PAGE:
If a person is in the business of committing fraud, one of the most lucrative targets is the United States government. For hundreds of years, individuals and corporations have been successful in defrauding the most powerful government in the world. With hundreds of transactions and partnerships being made every day, it is difficult for the government to keep a watchful eye on every sale or purchase it directs.
Benjamin Franklin knew this all too well when he said, "There is no kind of dishonesty into which otherwise good people more easily and frequently fall than that of defrauding the government."
In 1863, at the height of the Civil War, deceptive military contractors were defrauding the Union Army out of hundreds of thousands of dollars by supplying troops with defective products and faulty war equipment. Illegal price gouging was a common practice. In response, Abraham Lincoln enacted the Federal Civil False Claims Act. A provision of the act was known as qui tam.
An abbreviation from the Latin "qui tam pro domino rege quam pro sic ipso in hoc parte sequitur," which means "who as well for the king as for himself sues in this matter," qui tam laws have existed for centuries, dating as far back as 13th century England. Qui tam actions allow a private citizen to file a lawsuit on behalf of the U.S. government in an effort to recover losses caused by fraud against the government. The law is an incentive for civilians who know of individuals or companies making false claims for profit to come forward with information. In reward, the "whistleblower" (also known as the relator) shares in any federal revenue recovered.
Since 1863, qui tam law has changed significantly. When first enacted, the law was rarely taken advantage of because of tough restrictions and rulings that made qui tam almost impossible to enforce. Whistleblowers also had to cover all the costs of filing a lawsuit and the government could take over the suit at any time. In 1943, Congress revised the law, forbidding relators to share in any recovered revenue if the government was already aware of the fraud before the lawsuit was filed. The amount a whistleblower was entitled to also decreased from 50 percent to a maximum of 25 percent. More discouraging, if the government took over the lawsuit, claimants could only receive 10 percent of the amount recovered.
During the 1980s, government fraud was at a peak. As the United States entered an intense arms race with the former Soviet Union, defense contracts were signed at an all-time high. Unfortunately, many of these contracts involved fraudulent deals that cost the US millions of dollars. As a result, in 1986, Congress amended the False Claims Act in order to make it easier for whistleblowers to file claims against fraudulent corporations and individuals.
The whistleblower's share of recovery was increased to a maximum of 30 percent and the government's prior knowledge of fraud now did not necessarily bar a whistleblower from collecting lost revenue. If the government took over the lawsuit, the relator would also "continue as a party to the action." Amendments required the defendant to pay for the relator's attorney fees and protected the whistleblower from retaliatory actions by his or her employer. As a result, qui tam lawsuits increased dramatically. To date, the government has collected over $6 billion in lost revenue, nearly $1 billion of which has been rewarded to relators.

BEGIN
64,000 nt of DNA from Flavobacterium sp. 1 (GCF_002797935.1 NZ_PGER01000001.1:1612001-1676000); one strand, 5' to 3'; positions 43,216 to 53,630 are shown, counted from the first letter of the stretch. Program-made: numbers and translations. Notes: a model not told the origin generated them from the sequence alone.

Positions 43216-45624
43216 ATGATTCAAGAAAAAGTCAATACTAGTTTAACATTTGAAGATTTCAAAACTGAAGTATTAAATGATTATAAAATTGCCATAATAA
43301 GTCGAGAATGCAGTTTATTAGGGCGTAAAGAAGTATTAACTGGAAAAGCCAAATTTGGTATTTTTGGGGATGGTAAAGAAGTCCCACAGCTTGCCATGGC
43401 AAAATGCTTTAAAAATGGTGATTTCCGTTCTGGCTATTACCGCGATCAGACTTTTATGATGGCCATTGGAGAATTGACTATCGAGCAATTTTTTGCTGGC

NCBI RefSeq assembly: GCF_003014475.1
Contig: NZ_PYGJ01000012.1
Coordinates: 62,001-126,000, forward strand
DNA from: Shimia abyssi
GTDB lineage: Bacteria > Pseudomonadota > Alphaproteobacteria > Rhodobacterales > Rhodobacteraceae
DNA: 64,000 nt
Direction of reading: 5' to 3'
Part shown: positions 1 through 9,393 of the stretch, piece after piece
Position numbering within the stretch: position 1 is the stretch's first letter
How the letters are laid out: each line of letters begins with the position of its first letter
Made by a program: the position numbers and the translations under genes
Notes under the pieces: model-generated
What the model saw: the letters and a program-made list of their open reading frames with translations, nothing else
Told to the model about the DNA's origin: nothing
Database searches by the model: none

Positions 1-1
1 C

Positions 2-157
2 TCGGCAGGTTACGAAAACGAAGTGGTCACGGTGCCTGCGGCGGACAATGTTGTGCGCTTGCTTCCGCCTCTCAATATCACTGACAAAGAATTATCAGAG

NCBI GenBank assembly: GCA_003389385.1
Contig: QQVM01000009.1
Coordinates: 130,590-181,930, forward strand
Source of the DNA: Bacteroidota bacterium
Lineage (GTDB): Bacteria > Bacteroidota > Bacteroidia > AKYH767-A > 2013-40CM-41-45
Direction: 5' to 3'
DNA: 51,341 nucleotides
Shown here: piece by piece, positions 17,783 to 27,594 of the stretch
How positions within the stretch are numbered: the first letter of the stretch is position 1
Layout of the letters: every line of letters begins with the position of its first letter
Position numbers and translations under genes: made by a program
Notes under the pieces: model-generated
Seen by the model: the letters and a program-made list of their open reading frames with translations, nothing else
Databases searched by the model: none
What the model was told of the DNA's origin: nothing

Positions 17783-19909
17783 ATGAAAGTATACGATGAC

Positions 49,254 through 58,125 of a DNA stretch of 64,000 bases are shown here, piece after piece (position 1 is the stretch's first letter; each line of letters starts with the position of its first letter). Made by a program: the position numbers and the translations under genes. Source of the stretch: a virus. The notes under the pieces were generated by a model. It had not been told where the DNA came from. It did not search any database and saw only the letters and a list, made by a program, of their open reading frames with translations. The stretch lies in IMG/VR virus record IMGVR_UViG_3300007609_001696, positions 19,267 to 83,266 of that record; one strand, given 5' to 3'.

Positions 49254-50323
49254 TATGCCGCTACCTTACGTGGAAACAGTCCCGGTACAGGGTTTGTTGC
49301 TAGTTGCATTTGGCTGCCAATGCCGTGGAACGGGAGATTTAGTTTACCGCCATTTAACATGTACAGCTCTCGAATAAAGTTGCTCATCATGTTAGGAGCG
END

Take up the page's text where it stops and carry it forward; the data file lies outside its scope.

There are several examples of how companies and individuals defraud the government. The following are covered under the False Claims Act:
- Mischarging or overcharging for goods or services.
- Improper price data and the request for payment for services never provided.
- Holding government property for fraudulent purposes.
Avoiding payment of a debt to the government because of illegal reasons.
- Knowingly providing the government with defective or dangerous products that were falsely certified.
- Falsely certifying information for the entitlement of benefits.
- Having any false claim paid by the government.
As a rule, anyone who defrauds the government out of revenue can be held accountable under the False Claims Act. Common defendants include government contractors and subcontractors, state and local government agencies or officials who swindle funds, private universities and members of the healthcare industry. Whistleblowers often include employees of the defrauding company, including former workers, competitors of government contractors and public interest groups.
The False Claims Act was enacted to encourage private citizens to assist the government in the fight against fraud. Often the whistleblower faces an uphill battle as large, powerful corporations or individuals are usually named as defendants. An experienced attorney in qui tam claims may help you gain a percentage of stolen government funds.
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